by Will Ashworth | May 7, 2012 2:20 pm
Berkshire Hathaway‘s (NYSE:BRK.A) annual meeting was held in Omaha over the weekend. The analysis of what was said there has been fast and furious. Warren Buffett suggested that while he wouldn’t short Apple (NASDAQ:AAPL) or Google (NASDAQ:GOOG), he believes IBM (NYSE:IBM) is a much safer stock.
Only time will tell. Meanwhile, InvestorPlace contributors made compelling arguments for owning several stocks for the week of April 30 to May 4. Today I’ll provide you with ETF alternatives to those stocks.
Leading off the week was Sam Collins, who had a group of six picks, including Velti (NASDAQ:VELT), a small-cap provider of mobile marketing and advertising technology. Its Q4 earnings beat analysts’ estimates by 22.9%, and the company looks ready to make a move to the upside.
Mobile marketing is clearly the future of advertising, so Velti is nicely positioned to take advantage of the trend.
I have two alternatives: The first is the PowerShares NASDAQ Internet Portfolio (NASDAQ:PNQI), which owns Velti stock, though only at a 0.37% weighting, so you’d hardly notice. A much bigger fund to consider, even though it doesn’t hold Velti, is First Trust Dow Jones Internet Index Fund (NYSE:FDN).
In order for a company to be included in the index that FDN replicates, at least 50% of revenues must be from the Internet. The fund’s expense ratio is identical to PNQI’s at 0.60%, but FDN has a larger technology component, making it a more appropriate selection if tech exposure is what you’re after.
Louis Navellier’s Tuesday pick was generic-drug manufacturer Watson Pharmaceuticals (NYSE:WPI). Navellier believes the New Jersey-based company is a force to be reckoned with in the generic-drugs market. Earnings and revenues in the first quarter were very strong; both the top and bottom line continue to exhibit excellent growth.
The ETF alternative in this instance is an easy choice: SPDR S&P Pharmaceuticals ETF (NYSE:XPH) has a 30-stock portfolio, with Watson Pharmaceuticals as its second-largest holding at a weighting of 4.98%. Included in the top 10 are other well-known companies, including Abbott Labs (NYSE:ABT) and Pfizer (NYSE:PFE). At an annual expense ratio of 0.35%, this fund provides investors with a perfect alternative to Watson.
For a change of pace, on Wednesday I thought I’d find an ETF alternative to a “sell” recommendation.
Hilary Kramer recommended five stocks to sell on May 2, and I believe is her best call is to sell Sears Holdings (NASDAQ:SHLD). CEO Eddie Lampert has done everything possible to keep the floundering retailer from disappearing except fix its business.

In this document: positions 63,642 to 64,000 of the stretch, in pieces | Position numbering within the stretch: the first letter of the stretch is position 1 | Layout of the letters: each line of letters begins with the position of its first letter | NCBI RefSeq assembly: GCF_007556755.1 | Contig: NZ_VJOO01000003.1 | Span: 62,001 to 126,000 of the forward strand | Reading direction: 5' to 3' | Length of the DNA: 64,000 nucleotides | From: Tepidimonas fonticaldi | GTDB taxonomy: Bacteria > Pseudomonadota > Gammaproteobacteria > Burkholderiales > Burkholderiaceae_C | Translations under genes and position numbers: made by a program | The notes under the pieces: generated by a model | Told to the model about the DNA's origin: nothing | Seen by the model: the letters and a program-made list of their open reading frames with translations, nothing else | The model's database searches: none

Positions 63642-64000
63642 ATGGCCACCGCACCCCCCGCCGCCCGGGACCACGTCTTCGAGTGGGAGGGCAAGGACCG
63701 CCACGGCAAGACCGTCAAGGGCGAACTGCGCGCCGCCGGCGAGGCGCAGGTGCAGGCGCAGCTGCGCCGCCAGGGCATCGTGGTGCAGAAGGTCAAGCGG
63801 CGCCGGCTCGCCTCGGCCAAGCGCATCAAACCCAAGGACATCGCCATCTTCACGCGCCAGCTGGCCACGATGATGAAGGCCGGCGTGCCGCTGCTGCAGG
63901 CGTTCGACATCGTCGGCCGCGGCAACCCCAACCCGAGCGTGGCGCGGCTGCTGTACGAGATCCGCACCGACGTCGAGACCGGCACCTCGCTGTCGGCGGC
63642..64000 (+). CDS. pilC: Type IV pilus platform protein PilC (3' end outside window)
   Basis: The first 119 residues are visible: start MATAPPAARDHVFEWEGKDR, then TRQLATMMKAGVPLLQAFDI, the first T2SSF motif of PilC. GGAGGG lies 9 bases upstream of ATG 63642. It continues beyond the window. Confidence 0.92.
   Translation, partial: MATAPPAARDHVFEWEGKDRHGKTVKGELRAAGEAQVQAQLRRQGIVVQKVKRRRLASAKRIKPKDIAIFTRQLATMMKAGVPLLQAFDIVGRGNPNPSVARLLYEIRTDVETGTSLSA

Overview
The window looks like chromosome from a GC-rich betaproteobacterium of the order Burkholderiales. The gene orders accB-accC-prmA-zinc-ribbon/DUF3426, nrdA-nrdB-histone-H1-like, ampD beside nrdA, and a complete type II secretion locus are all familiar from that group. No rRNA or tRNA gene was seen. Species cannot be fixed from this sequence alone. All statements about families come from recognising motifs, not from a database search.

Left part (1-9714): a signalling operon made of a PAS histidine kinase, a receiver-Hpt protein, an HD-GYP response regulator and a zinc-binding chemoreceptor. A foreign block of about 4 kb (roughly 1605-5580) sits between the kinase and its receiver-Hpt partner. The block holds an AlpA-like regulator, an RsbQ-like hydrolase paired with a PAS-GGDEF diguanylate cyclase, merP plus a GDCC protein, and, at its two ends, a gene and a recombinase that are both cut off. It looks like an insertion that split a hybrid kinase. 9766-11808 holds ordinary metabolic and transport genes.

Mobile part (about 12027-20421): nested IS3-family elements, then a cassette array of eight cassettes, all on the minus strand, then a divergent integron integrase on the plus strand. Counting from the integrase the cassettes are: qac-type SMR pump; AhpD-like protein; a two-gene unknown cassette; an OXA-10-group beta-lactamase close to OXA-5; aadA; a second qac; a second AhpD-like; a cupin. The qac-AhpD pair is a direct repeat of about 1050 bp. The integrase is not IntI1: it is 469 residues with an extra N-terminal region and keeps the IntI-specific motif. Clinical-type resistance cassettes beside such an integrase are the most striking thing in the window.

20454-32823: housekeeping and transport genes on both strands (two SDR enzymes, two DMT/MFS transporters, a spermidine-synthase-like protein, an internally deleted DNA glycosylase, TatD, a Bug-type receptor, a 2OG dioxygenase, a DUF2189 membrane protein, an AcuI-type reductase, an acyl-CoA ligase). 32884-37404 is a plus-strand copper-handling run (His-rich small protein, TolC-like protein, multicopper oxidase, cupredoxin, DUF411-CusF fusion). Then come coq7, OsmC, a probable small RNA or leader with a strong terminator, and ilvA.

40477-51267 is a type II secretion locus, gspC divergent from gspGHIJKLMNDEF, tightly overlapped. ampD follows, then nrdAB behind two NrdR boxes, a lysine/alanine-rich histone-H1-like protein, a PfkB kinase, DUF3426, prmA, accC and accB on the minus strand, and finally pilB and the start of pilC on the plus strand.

Lampert has no idea how to retail successfully or hire those who do. Sears is the Titanic of retail.
I don’t usually recommend inverse ETFs, but in this instance I’ll make an exception. The Direxion Daily Retail Bear 3X Shares (NYSE:RETS) seeks daily investment results 300% of the inverse of the performance of the Russell 1000 Retail Index, of which Sears is a part. It’s important that you consider this fund only if you believe retail in general is headed for a decline. Otherwise, you might be in for a rude surprise.
Thursday saw Jeff Reeves providing readers with a very specific buy recommendation, suggesting they purchase Green Mountain Coffee Roasters (NASDAQ:GMCR) for no more than $28.80 a share.
Reeves characterizes this buy as taking advantage of a short-term bounce once earnings season has passed and saner heads prevail. That doesn’t mean he sees GMCR as a long-term buy-and-hold proposition, which means your best ETF alternative is a fund with higher turnover.
Unfortunately, the selection here is slim to none. Therefore, the best option is Vanguard S&P Mid-Cap 400 Growth ETF (NYSE:IVOG), which has Green Mountain at a weighting of 1%, with a turnover rate of 39.7%. Too bad this wasn’t an article about call options because that’s the best way to benefit from a short-term bounce while minimizing your risk.
Closing out the week, Portfolio Grader helped investors build their income portfolios through the use of real estate investment trusts (REITs). Out of the nine mentioned, the one that intrigues me most is Simon Property Group (NYSE:SPG), whose Woodbury Commons outlet mall had my wife spending like a madwoman when she visited last month.
Retail might still be suffering in some parts of the country, but not at Woodbury Commons. Simon is the largest real estate company in the world and makes an excellent income investment while providing a good proxy for the retail industry. Because I like Simon, my recommendation is iShares NAREIT Retail Capped Index Fund (NYSE:RTL), which has 30 holdings, including Simon at a 23.3% weighting, with a 0.48% expense ratio. Best of all, its 12-month yield is over 3%.
As of this writing, Will Ashworth did not own a position in any of the stocks named here.
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